Research on virginity has found that sexually inexperienced adults feel they are more stigmatized than those who are sexually experienced.
The study of 5,847 adults, published in the Journal of Sex Research, also found that sexually inexperienced people in the United States were not highly desired as relationship partners — even by other sexually inexperienced adults.
PsyPost interviewed the study’s corresponding author, Amanda N. Gesselman of the Kinsey Institute at Indiana University, about her research.
PsyPost: Why were you interested in this topic?
Gesselman: I was interested in this topic because it seemed to me that our cultural attitudes toward sexuality have been changing over the last decade—a ton of news articles come out everyday talking about the pervasiveness of hook-up culture, for instance. I wanted to see if this shift toward more positive attitudes about, or general acceptance of, premarital sex has changed how we view people who aren’t engaging in those behaviors that are now seen as normal.
What should the average person take away from your study?
In the three studies, we found that heterosexual adult virgins (i.e., people who are 18+ years old and haven’t engaged in penetrative intercourse) believed that they were stigmatized by other people—they thought they were seen as abnormal and treated as such by others—and that U.S. singles felt that they would be generally unlikely to consider a virgin as a relationship partner. While this may be depressing for any readers who are virgins, it’s important to keep in mind that this study had a hypothetical design. Those singles may be much more likely to consider an adult virgin as a relationship partner if it was someone they knew and had chemistry with.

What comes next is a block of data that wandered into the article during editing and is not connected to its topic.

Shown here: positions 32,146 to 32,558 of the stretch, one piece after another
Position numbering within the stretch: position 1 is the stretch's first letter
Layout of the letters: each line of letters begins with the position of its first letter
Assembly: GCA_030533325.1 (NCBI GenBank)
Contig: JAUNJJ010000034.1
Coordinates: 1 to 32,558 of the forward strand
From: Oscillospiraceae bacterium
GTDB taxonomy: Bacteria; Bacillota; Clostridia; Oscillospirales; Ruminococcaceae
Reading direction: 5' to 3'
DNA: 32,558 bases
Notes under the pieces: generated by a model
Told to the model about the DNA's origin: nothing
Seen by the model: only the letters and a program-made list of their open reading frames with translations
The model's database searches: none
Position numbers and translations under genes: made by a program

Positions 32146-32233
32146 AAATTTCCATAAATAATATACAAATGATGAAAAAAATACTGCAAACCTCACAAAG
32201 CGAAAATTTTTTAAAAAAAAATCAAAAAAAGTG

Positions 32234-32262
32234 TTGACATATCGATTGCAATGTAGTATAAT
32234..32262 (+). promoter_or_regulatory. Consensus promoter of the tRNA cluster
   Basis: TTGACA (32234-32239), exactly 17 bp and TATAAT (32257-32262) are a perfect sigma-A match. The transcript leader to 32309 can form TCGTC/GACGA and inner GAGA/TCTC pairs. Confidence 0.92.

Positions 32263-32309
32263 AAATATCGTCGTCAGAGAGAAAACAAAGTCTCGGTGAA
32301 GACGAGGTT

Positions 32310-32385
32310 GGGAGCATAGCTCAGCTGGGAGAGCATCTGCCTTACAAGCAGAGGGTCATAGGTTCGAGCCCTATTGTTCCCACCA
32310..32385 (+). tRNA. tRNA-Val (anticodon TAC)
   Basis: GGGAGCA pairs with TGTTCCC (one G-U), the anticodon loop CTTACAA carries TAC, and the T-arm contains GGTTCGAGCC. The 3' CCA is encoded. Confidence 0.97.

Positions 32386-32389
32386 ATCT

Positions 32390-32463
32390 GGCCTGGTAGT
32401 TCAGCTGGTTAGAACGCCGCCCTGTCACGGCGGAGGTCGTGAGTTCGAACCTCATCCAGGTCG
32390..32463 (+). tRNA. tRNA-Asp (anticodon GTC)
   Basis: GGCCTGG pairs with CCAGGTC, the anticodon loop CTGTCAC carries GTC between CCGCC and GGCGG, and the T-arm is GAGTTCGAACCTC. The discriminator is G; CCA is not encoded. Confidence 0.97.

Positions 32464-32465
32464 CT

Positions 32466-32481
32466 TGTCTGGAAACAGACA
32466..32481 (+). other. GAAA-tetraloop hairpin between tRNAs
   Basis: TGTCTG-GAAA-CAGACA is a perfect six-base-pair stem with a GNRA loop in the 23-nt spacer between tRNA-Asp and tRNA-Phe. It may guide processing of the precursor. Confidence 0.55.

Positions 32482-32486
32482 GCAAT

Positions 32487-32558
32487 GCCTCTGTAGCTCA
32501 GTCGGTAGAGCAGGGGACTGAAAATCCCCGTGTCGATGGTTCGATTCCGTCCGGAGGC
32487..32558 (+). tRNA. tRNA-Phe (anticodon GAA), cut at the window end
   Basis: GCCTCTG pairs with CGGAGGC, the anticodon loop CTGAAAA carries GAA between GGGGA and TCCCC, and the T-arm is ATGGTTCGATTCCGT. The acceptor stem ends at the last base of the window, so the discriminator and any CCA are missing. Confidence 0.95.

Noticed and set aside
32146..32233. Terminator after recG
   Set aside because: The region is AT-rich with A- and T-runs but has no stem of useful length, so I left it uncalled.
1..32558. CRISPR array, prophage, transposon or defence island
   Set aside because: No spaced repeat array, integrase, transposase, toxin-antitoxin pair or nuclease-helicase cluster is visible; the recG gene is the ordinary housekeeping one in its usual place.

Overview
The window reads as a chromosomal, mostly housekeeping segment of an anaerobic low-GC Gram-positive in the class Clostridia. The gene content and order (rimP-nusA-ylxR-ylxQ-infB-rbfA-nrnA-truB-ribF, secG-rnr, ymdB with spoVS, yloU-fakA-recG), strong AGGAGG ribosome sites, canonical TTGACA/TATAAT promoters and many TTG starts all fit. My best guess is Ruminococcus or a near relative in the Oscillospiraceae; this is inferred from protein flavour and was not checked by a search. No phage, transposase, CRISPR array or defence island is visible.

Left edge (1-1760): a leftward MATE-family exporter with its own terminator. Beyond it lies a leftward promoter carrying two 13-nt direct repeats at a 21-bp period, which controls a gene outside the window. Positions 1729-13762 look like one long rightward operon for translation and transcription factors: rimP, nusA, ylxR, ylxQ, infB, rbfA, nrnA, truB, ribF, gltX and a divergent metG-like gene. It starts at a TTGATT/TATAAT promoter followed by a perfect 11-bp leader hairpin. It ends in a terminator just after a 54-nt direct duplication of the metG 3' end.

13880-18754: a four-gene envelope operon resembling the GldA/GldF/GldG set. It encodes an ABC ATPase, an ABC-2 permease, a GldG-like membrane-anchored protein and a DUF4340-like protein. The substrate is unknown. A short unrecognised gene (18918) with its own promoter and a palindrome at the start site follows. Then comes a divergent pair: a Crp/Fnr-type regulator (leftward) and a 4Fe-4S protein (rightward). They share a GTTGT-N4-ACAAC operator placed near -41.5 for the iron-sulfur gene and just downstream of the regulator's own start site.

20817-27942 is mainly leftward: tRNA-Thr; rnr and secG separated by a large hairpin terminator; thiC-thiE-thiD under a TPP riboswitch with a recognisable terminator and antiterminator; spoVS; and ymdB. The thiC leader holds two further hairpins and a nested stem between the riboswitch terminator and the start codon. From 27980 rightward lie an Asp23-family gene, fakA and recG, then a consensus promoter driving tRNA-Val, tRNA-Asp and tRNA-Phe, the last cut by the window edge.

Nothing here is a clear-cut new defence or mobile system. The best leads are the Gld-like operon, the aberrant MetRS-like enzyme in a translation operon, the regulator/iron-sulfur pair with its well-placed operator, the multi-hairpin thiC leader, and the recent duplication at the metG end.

Are there any major caveats? What questions still need to be addressed?
The study of whether singles would have a relationship with a virgin was hypothetical rather than observational (as mentioned above). We also don’t know the underlying mechanism. We don’t know why people may be perceiving adult virgins negatively. In Study 3, we tried to see whether adult virgins were discriminated against because people thought of adult virgins as unable to form social connections—so the prototype of a loner, or a “weirdo” who can’t attract other people. We altered the amount of prior experience with romantic relationships, to show that these virgins have had connections with others, but this didn’t work.
More work needs to be done to figure out the root of this effect. Last, we don’t know how this changes with sexual orientation. In these studies, we restricted our samples to only heterosexual participants to allow us to control what constitutes loss of virginity. We were able to define it as penile–vaginal intercourse, since prior research has shown that this type of behavior is what heterosexual people understand as “sex.” We’re working on a follow-up study looking at this difference now.
Is there anything else you would like to add?
While this study is about virginity, it does illustrate that society is generally becoming more sex positive. Virgins perceived themselves to be more stigmatized than did participants with lots of prior sex partners, and singles were more interested in dating people who have prior experience with sex. Sure, this isn’t good news for virgins, but most adults aren’t virgins. These data show a positive shift toward acceptance and even celebration of sexuality.
The study, “Has Virginity Lost Its Virtue? Relationship Stigma Associated With Being a Sexually Inexperienced Adult,” was co-authored by Gregory Webster and Justin Garcia.